Author Topic: The most versatile logic gate?  (Read 7494 times)

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Offline Zero999

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The most versatile logic gate?
« on: October 03, 2010, 09:13:21 pm »
My vote would go for the NOT gate because it can be made into a NAND, AND, NOR, OR gate, Schmitt trigger by just by adding resistors and it makes a nice oscillator by adding a capacitor.

Attached are some examples. I've deliberately omitted the really obvious ones such as the astable, monostable, bistable and Schmitt trigger (see the (N)AND/(N)OR gate for that) and decided to give some circuits, I've not seen very often.

 

Offline DJPhil

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Re: The most versatile logic gate?
« Reply #1 on: October 03, 2010, 10:07:53 pm »
Good call, I'd have to agree.

Before I looked at the picture I was thinking, "Have I seen a NOT gate package? I don't remember that one!"
Then I realized that everything I'd been reading was referring to them as inverters. Duh!  :-X
 

Offline EEVblog

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Re: The most versatile logic gate?
« Reply #2 on: October 03, 2010, 11:21:28 pm »
If you have to add external passives then it's not really the most versatile gate IMO.
The NAND is widely regarded as the most versatile gate.
Remember, the NAND is a NOT gate too, just tie one input high (or together). But you only get 4 NAND's per package compared to 6 inverters.

Dave.
 

Offline Zad

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Re: The most versatile logic gate?
« Reply #3 on: October 04, 2010, 02:04:24 am »
NAND. Always has been, always will be. Sure you can get 6 inverters in a 14 pin package, but if you want it to do anything else you have to use 2 gates and additional passives.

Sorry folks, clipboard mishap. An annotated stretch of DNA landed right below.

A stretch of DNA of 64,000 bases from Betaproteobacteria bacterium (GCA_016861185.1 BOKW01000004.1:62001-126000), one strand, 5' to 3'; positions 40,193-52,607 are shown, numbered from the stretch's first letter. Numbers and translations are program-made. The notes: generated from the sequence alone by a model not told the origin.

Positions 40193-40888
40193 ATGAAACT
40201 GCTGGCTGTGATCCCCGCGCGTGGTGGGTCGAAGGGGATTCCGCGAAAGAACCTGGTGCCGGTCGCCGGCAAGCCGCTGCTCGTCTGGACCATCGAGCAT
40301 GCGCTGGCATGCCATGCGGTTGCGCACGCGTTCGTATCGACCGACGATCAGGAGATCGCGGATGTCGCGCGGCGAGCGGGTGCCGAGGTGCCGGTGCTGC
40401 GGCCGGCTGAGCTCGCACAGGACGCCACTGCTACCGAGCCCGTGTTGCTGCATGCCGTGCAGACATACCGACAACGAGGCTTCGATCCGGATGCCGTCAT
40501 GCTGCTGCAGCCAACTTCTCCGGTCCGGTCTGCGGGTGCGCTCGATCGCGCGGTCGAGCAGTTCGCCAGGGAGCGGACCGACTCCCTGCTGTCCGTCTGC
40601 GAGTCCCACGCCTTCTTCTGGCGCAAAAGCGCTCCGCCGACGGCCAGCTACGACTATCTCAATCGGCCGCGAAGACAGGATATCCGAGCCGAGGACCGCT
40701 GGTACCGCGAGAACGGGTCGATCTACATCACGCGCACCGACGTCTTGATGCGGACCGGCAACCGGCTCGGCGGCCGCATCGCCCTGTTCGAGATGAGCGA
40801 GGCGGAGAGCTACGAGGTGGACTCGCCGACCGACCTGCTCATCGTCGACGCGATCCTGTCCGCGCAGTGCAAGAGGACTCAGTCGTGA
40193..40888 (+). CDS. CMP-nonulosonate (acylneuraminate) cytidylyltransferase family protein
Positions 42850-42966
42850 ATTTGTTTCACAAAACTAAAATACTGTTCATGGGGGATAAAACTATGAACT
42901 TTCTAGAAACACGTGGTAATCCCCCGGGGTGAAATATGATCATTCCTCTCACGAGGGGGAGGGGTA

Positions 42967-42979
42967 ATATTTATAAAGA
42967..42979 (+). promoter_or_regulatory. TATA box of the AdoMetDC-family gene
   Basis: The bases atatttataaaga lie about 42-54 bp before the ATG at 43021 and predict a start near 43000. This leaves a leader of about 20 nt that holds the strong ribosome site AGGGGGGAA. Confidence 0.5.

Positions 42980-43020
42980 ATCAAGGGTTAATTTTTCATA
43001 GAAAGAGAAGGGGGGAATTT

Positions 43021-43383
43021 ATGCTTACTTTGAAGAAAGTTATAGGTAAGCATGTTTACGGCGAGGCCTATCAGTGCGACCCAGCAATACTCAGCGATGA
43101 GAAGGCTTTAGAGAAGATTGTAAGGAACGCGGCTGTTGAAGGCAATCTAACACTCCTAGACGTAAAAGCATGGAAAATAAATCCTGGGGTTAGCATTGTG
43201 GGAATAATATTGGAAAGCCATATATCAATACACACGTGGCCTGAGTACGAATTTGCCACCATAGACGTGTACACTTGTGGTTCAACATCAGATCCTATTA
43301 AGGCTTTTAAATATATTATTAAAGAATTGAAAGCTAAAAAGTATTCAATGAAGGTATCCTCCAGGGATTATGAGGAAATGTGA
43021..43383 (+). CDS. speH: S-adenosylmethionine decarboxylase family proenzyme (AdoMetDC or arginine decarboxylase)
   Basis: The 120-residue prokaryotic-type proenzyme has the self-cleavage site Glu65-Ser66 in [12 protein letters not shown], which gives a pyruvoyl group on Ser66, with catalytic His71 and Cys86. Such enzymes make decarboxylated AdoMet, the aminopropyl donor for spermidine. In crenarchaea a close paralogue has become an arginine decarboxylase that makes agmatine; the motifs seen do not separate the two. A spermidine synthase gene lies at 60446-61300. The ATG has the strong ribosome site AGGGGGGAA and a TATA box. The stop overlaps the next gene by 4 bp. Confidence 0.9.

Offline Simon

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Re: The most versatile logic gate?
« Reply #4 on: October 04, 2010, 06:54:01 am »
I seem to remember from what little they did bother to teach us in school that you can use nands as your "universal" and on large circuits you can then simplify it, for example if you made two gates from nands and then joined them together you will often find that you have the output nand of one gate is setup as a not and the input nand of another gate is setup as a not. and because the negative of a negative is the original positive you can remove both, so really unless your using one gate only it can pay to work with nand equivalents as you may well still end up using just a few gates more
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Offline RayJones

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Re: The most versatile logic gate?
« Reply #5 on: October 04, 2010, 06:54:51 am »
NAND FTW.

The NAND gate was *the* fundamental building block of most TTL logic, and if I recall all those years ago back in college we studied the actual equivalent circuit as in the 7400.
The 00 also suggests the basis of the TTL genome.

With a box of NAND gates you should be able to build anything, power supply permitting!
 

Offline Zero999

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Re: The most versatile logic gate?
« Reply #6 on: October 04, 2010, 07:58:11 am »
I had a feeling everyone would talking about the NAND being king because that's what they were taught at school but they don't teach and useful NOT gate hacks at school.

NAND. Always has been, always will be. Sure you can get 6 inverters in a 14 pin package, but if you want it to do anything else you have to use 2 gates and additional passives.
The NOR gate is just as good as the NAND and can be used to make any other gate, just like the NAND.

Don't like having to use two gates? You could use a Schmitt trigger and use one gate. After all the above circuits are just Schmitt triggers created with feedback resistors.

Of course a non-inverting gate can be also be used instead of two gates in the above circuits (apart from the ON/OFF button) but you don't get the NOT function so it's only any good if you have a quad OR but want an a AND, vice versa, or you need a Schmitt buffer.

The ON/OFF switch can also form a poor man's divide by two counter by replacing the switch with a transistor but note that the base emitter junction is reverse biased when the input is low, so a diode needs to be connected in series with the base if the supply voltage exceeds double the maximum VBE rating.
 

Offline thakidd

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Re: The most versatile logic gate?
« Reply #7 on: October 04, 2010, 08:05:30 am »